Quite a few English words came to us through Native Americans. Most of us know a few states whose names are derived from Native America languages: Mississippi, Oklahoma, Tennessee.
A sled which is long and flat-bottomed. Also, downward route or a steep decline. Derived from Algonquian.
Another word for tamarack, which is a larch(a type of pine tree) tree in northern North America. May also refer to the wood of the tamarack(from Algonquian).
This kinky animal(sorry couldn’t resist) is a nocturnal and omnivorous mammal that likes hopping around in trees. It is related to the raccoon(from Algonquian).
This is a special sleigh which is shaped like a box(from Algonquian).
This is a Navajo dwelling, mainly made of mud and logs, and with a door that usually faces east. Unrelated to Hulk Hogan.
The nomadic Indians needed to make houses quickly. A wickiup was one great example – it was a hut with an oval base and a frame covered with grass, reed mats, or brushwood. This word can also refer to any makeshift shelter or hut (Algonquian).
Down in Louisiana, this word is very familiar. Derived from Choctaw, this word can be either a creek or secondary watercourse that connects to a larger body of water; or any sluggish or marshy body of water.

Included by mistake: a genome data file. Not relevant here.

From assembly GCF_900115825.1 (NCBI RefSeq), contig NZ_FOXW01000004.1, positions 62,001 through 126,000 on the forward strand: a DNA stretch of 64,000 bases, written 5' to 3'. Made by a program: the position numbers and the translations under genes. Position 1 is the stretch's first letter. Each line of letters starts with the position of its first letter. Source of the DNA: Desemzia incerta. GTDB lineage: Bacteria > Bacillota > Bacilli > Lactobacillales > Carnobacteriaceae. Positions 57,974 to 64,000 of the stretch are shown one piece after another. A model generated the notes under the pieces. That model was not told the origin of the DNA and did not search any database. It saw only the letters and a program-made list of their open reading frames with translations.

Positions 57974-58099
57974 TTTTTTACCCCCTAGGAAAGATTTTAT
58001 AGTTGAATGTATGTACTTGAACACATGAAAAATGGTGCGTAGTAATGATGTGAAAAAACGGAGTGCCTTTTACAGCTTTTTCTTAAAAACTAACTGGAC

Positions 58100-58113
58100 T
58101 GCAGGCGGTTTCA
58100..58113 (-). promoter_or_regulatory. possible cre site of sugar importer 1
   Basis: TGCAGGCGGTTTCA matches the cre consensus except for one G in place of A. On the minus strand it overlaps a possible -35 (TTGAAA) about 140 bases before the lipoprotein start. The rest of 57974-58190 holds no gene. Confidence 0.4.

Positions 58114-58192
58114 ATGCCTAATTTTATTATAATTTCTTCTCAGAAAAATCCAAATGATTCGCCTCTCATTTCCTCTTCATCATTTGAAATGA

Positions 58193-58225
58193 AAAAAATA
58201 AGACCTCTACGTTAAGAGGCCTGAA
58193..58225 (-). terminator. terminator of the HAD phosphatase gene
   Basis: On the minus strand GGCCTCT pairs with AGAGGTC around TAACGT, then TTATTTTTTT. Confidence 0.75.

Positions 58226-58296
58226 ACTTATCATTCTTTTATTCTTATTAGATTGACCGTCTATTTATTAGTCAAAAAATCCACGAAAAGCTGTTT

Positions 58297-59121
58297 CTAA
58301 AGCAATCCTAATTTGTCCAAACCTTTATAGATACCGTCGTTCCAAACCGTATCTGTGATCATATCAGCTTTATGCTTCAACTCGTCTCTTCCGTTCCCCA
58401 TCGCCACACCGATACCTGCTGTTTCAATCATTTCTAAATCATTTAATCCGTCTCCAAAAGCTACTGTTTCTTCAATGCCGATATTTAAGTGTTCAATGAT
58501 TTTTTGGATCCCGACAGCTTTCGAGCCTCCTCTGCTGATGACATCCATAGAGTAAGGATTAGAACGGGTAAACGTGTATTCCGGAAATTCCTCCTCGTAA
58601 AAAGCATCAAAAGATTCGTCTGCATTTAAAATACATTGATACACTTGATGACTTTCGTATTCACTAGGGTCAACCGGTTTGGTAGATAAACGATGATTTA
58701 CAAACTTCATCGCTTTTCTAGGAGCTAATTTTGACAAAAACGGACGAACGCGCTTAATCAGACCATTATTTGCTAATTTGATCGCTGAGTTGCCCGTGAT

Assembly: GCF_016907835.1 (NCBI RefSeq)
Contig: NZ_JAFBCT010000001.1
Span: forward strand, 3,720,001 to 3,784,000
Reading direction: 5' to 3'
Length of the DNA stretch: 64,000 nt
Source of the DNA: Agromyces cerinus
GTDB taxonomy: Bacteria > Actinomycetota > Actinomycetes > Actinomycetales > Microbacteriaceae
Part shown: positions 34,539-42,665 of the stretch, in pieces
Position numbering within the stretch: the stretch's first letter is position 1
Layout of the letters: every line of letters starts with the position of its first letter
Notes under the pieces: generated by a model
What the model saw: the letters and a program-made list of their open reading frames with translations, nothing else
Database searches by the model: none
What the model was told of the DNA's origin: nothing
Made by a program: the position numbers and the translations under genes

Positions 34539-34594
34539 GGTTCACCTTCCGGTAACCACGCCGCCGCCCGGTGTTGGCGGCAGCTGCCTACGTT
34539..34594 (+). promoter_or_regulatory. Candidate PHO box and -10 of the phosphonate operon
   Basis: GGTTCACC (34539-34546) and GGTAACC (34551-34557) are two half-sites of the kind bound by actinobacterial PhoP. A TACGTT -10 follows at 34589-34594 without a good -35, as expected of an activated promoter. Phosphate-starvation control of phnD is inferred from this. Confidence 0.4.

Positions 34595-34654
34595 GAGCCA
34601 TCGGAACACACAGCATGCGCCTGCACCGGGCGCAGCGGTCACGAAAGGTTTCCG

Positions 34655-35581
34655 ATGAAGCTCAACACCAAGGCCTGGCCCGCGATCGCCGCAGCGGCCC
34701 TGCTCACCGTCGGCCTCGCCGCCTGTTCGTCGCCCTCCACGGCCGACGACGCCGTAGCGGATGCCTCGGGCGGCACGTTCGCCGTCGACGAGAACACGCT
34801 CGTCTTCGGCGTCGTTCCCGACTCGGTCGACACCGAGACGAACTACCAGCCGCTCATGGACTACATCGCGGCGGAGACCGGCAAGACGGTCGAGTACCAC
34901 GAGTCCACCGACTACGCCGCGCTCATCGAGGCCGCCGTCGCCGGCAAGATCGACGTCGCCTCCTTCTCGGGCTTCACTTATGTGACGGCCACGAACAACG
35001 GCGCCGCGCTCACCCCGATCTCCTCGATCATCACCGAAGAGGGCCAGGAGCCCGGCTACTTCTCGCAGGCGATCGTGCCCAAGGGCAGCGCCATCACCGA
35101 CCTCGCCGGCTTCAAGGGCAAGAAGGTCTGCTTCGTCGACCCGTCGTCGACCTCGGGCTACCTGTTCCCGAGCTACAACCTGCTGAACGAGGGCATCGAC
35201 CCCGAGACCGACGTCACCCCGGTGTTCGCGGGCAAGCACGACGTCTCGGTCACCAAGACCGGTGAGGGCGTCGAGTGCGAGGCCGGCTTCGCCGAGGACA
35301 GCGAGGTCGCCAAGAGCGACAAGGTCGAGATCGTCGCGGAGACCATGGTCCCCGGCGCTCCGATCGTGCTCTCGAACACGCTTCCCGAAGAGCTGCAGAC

This is the Shawnee word for elk, that huge, easy-going deer. It literally means “white rump.”
This Cree word has two meanings: either a bog(usually of the sphagnum variety), or a thicket deposit of half-rotten vegetable matter in wet northern forest areas.
This is a large pike(a long-snouted bony fish) with dark markings, which is a serious game fish (Ojibwa).
This curious word is derived from Chinook and means tenderfoot(in the sense of being a novice to frontier life).
From Chinook, this is a ceremonial feast on the northwest coast. This feast features lavish distribution of gifts by the host. This word also can mean a general social event or party(mainly a Northwestern word).
A young Native American child(from Narraganset).
The original inhabitants of North America made a significant contribution to our language and other areas like culture, art, and architecture. Perhaps we should invest more energy in learning about Native Americans today. How many still speak the ancient languages, for example? What life-skills can we learn from them? I personally hope to one day visit a tribe in a reservation, to see them and talk to them.
Merriam-Webster’s Collegiate Dictionary. CD-ROM Version 2.5. Merriam-Webster, Incorporated, 2000.